The Brouwer Fixed Point Theorem

According to Wikipedia, the Brouwer Fixed Point Theorem, named after mathematician and philosopher Luitzen Brouwer, states that “for any continuous function f mapping a compact convex set into itself, there is a point x0 such that f(x0) = x0.

This is a deep theorem,  but one aspect of it is lovely, surprising, and entirely approachable by high-school geometry students.

Below are two maps of the United States, one a scaled copy of the other. The smaller map sits atop the larger one, with the edges of both maps parallel (The scale factor and the particular location of the smaller map arbitrary.)

U.S. Maps

Believe it or not, you can stick a pin straight through both maps so that the pin simultaneously pierces the identical geographical location on each one!

Finding this special location (the “fixed point”) and proving that it satisfies this condition is possible with nothing more than a basic knowledge of geometry. Indeed, when I posed this challenge to teachers in my NYU geometry course, they devised a variety of clever proofs. In an upcoming post I’ll share their ideas, but for now, see what you and your students can discover.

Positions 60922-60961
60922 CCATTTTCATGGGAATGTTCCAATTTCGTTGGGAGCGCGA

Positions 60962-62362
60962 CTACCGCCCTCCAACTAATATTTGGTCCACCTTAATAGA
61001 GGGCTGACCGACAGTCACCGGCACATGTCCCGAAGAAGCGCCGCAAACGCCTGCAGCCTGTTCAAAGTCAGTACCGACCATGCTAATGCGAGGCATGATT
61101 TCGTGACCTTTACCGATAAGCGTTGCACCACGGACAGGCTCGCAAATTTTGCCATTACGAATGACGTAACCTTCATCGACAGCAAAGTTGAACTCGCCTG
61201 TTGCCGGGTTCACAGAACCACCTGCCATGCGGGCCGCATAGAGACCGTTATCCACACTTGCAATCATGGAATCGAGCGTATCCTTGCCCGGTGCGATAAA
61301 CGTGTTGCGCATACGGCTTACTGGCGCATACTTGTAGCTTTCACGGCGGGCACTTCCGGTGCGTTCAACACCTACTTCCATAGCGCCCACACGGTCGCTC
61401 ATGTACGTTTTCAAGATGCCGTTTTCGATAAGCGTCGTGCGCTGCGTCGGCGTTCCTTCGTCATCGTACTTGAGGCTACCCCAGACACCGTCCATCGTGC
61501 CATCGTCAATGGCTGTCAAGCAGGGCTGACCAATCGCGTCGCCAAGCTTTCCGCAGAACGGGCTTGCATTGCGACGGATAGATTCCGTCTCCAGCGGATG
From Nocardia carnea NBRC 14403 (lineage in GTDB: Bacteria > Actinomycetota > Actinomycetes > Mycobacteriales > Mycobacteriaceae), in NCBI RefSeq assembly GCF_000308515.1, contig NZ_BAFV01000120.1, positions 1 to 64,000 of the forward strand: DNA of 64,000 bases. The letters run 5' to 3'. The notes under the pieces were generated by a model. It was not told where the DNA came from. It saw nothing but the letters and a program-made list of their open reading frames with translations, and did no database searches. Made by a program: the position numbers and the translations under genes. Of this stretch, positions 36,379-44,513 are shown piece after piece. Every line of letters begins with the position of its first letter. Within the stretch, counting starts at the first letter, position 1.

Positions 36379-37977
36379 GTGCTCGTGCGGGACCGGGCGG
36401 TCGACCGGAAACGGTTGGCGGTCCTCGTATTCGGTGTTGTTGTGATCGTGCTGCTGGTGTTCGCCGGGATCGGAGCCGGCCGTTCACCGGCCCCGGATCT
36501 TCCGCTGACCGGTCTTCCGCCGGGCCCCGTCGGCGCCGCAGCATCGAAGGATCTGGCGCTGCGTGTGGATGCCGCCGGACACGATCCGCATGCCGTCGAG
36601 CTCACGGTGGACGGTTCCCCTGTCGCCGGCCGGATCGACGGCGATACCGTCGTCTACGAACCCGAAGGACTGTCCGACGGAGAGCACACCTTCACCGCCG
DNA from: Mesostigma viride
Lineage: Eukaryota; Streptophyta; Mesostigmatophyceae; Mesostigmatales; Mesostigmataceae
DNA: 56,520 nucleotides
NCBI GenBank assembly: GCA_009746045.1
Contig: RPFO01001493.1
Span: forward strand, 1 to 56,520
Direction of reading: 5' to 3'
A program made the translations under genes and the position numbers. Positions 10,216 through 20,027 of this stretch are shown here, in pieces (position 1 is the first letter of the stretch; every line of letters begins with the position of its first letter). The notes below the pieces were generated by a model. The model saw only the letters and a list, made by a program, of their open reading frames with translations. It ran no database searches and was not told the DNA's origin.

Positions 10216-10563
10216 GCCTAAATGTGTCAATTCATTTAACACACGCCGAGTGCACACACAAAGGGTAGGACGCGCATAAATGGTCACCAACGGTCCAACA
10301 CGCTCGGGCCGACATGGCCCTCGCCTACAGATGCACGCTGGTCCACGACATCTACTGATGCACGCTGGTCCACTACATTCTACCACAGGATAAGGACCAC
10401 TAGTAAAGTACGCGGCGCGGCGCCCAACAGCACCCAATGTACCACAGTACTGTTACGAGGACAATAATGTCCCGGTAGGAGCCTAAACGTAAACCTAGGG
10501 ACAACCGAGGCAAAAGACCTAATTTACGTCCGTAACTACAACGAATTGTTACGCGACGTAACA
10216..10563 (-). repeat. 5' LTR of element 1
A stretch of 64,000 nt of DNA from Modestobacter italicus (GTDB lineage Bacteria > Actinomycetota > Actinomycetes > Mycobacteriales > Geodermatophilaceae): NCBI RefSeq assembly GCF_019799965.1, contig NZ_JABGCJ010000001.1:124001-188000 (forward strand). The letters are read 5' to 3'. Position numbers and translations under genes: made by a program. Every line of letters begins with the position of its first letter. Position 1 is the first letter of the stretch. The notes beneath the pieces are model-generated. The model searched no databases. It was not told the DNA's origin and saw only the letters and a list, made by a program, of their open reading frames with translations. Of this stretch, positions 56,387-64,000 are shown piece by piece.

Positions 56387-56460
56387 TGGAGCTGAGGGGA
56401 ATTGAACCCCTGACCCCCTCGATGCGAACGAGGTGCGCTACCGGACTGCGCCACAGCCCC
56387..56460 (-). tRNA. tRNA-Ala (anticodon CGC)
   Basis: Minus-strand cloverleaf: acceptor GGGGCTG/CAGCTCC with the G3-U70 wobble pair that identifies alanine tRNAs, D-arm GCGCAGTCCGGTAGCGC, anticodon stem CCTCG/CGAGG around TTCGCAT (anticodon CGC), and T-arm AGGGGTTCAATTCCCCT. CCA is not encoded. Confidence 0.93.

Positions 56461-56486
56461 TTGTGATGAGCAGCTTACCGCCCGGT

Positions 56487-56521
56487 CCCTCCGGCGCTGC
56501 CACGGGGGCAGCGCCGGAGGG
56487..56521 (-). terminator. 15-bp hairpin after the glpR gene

Meanwhile, let’s explore a variation of the map problem. Suppose that again we have two maps that are scaled copies, but rather than aligning their edges to be parallel, we simply place the smaller map randomly onto the other as shown below. It turns out that it is still possible to find a location for the pin that pierces the same spot on both maps simultaneously. Wow!

Askew Maps

To aid us in finding this spot, let’s use Web Sketchpad. The interactive model below shows a digital artwork created by my mother, Joan Scher (If you’d prefer to work with the map, press the arrow in the lower-right corner of the sketch.) Change the value of n from 0 to 1. By doing so, you’ll create a rotated scaled copy of the painting placed on top of the original.

Now bump n from 1 to 2 and notice what happens. You’ll obtain yet another copy of the painting, created using the same shrink-and-rotate parameters, but this time applied to the scaled copy. Keep increasing the value of n. As you do, you’ll see a spiraling collection of scaled copies, built with the same shrink-and-rotate recipe. Try as well pressing “Repeated Copies” to watch n cycle from 0 to 30.

Can you convince yourself intuitively that this sequence of steadily shrinking pictures will converge to the “fixed point”  shared by the original two paintings?

To experiment more, you can adjust the scale factor (the “scale by” parameter in the sketch) and the amount of rotation (the “rotate by” parameter). You can also adjust the placement of the scaled copies by dragging the two small blue points that sit near the lower-left corner of the original picture.

 

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